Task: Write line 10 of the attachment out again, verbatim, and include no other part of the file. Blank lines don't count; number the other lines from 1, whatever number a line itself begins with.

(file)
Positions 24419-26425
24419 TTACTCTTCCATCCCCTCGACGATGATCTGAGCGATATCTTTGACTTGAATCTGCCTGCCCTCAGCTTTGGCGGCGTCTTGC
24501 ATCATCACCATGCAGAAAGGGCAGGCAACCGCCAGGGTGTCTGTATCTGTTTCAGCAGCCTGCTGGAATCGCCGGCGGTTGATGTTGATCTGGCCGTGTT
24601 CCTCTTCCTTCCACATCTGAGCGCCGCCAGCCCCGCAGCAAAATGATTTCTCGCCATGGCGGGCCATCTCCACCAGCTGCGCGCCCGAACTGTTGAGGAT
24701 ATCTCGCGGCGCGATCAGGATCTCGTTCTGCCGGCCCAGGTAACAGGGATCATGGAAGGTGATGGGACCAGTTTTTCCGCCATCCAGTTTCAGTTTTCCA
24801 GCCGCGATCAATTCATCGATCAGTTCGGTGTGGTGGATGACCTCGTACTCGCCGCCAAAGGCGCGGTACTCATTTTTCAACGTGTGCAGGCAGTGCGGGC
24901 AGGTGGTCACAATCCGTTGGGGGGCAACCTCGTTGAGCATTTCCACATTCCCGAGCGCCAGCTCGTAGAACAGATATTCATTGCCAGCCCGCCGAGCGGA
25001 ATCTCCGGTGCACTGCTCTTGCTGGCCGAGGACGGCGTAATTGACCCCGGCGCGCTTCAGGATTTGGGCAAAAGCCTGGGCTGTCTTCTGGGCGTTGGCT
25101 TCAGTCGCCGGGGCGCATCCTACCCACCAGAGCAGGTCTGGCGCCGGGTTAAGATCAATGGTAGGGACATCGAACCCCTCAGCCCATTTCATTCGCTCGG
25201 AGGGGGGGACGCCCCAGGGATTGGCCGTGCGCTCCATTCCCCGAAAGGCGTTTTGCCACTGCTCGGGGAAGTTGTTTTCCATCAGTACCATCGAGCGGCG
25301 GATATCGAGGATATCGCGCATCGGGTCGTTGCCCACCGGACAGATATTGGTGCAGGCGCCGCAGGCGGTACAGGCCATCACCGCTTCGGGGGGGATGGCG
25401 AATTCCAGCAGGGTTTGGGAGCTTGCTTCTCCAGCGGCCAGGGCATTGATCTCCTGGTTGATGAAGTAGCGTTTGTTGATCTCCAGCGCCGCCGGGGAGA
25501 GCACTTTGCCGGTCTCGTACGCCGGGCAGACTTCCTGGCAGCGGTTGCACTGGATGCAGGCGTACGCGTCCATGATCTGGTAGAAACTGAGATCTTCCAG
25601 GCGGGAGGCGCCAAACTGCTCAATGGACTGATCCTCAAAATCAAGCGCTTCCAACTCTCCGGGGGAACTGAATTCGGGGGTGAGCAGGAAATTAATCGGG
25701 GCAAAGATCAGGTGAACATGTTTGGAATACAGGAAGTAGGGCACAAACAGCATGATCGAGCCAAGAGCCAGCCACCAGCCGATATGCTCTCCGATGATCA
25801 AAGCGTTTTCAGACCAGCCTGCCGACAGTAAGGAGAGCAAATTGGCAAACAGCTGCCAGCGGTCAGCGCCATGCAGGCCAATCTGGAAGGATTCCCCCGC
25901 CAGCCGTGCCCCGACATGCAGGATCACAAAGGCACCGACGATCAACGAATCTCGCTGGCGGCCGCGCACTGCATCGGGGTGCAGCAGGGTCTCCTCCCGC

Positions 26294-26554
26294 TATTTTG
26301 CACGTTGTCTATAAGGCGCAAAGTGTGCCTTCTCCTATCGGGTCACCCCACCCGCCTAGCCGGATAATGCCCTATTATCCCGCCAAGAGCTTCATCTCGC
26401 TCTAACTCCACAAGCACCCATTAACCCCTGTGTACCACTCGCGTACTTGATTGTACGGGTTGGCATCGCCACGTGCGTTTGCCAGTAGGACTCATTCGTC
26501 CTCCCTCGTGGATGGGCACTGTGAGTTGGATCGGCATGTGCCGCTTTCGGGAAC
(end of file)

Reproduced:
25201 AGGGGGGGACGCCCCAGGGATTGGCCGTGCGCTCCATTCCCCGAAAGGCGTTTTGCCACTGCTCGGGGAAGTTGTTTTCCATCAGTACCATCGAGCGGCG